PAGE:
The king, sir, hath wagered with him six Barbary Horses:

The use of “with” here makes me wonder what the conditions and rules of this duel actually are.
The king has wagered with Laertes.
Does this mean he has bet Laertes? That is – if Laertes wins, he’ll give him six Barbary horses? Is that the deal? And then this whole swords with their carriages is what Laertes will give Claudius if he loses?
Is that right?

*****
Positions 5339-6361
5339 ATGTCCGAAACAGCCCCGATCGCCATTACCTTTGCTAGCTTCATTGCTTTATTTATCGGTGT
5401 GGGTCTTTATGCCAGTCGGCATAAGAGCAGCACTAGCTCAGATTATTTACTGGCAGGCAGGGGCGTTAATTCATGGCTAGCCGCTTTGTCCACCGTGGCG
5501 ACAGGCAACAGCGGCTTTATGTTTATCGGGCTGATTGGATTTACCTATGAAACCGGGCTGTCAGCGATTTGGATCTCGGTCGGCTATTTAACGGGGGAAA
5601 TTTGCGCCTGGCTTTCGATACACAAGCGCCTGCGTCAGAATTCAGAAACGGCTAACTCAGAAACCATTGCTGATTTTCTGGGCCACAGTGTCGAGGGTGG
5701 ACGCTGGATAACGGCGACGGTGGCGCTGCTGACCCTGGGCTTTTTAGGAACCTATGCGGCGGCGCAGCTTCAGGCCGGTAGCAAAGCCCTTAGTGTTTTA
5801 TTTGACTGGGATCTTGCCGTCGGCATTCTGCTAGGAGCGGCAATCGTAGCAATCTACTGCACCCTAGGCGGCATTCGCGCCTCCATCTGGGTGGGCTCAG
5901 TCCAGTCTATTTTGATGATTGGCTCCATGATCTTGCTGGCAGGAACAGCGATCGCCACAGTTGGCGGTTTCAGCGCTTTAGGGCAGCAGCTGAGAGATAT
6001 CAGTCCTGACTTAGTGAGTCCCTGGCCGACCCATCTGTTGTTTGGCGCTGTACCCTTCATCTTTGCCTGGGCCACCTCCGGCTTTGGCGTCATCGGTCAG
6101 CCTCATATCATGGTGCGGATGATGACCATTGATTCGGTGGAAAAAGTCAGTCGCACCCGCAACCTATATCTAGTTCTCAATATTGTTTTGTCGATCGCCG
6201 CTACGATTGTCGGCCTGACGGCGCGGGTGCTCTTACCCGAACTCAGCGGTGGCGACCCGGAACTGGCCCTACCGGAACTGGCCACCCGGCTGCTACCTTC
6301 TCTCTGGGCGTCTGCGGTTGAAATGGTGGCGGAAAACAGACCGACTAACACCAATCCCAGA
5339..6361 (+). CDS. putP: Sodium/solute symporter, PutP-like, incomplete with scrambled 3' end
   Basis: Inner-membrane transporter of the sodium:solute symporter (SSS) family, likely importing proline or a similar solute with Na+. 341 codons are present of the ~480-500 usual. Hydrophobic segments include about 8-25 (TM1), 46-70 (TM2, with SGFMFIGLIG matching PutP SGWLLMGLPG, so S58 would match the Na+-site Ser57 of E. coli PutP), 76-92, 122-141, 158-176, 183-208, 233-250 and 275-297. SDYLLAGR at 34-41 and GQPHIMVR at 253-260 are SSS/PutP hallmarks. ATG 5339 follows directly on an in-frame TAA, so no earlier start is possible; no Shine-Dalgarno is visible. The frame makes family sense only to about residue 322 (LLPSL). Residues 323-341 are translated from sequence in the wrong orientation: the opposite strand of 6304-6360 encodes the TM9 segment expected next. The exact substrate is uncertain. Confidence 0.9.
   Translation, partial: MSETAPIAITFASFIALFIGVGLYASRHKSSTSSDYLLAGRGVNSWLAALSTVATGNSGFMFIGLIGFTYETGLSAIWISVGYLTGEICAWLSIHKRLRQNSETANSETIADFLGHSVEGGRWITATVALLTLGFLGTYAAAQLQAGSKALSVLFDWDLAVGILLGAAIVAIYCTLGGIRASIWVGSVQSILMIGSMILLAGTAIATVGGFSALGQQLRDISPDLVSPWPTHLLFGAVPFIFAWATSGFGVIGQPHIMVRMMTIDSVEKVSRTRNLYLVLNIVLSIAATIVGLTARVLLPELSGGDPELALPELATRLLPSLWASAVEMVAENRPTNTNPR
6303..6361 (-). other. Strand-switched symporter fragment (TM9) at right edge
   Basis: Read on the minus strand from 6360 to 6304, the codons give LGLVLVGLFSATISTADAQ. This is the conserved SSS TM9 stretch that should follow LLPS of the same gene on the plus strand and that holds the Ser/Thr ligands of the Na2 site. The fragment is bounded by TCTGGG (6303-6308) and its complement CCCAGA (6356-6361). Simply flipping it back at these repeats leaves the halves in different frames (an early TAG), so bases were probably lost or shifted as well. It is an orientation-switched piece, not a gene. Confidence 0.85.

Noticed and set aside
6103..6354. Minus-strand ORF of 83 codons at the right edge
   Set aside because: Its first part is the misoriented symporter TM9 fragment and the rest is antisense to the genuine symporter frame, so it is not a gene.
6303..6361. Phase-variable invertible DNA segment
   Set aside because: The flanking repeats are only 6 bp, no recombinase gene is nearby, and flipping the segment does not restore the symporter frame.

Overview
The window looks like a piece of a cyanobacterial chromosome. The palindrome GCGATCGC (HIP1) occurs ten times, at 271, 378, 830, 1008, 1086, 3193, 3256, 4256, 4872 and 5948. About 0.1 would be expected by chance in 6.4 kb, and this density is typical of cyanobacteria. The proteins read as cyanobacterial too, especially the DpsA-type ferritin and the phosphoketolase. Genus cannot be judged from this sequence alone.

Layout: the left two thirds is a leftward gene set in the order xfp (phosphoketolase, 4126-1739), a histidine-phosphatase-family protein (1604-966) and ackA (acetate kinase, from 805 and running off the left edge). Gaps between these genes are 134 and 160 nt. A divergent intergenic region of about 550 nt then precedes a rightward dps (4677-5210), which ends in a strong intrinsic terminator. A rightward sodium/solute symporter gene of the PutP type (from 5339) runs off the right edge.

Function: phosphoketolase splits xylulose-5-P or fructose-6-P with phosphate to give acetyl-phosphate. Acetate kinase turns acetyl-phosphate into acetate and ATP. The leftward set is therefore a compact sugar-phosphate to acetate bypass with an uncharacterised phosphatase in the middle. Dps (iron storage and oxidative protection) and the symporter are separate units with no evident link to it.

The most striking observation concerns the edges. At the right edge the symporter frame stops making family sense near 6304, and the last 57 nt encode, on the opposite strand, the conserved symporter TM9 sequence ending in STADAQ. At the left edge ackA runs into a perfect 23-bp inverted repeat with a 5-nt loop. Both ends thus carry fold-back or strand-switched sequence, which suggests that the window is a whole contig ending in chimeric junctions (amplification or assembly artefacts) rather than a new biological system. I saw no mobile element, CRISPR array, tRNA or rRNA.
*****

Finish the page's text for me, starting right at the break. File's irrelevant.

It’s not just a simple “Let’s see who wins” situation. There are stakes. But not for Hamlet – at least not in the public set up. It’s odd to frame it that way. The conditions are sort of needlessly complex. But maybe that needless complexity is on purpose – to distract from the murdering they’re planning on doing. If everyone is busy thinking about Barbary horses and carriages of swords, then they might not notice the murdering.

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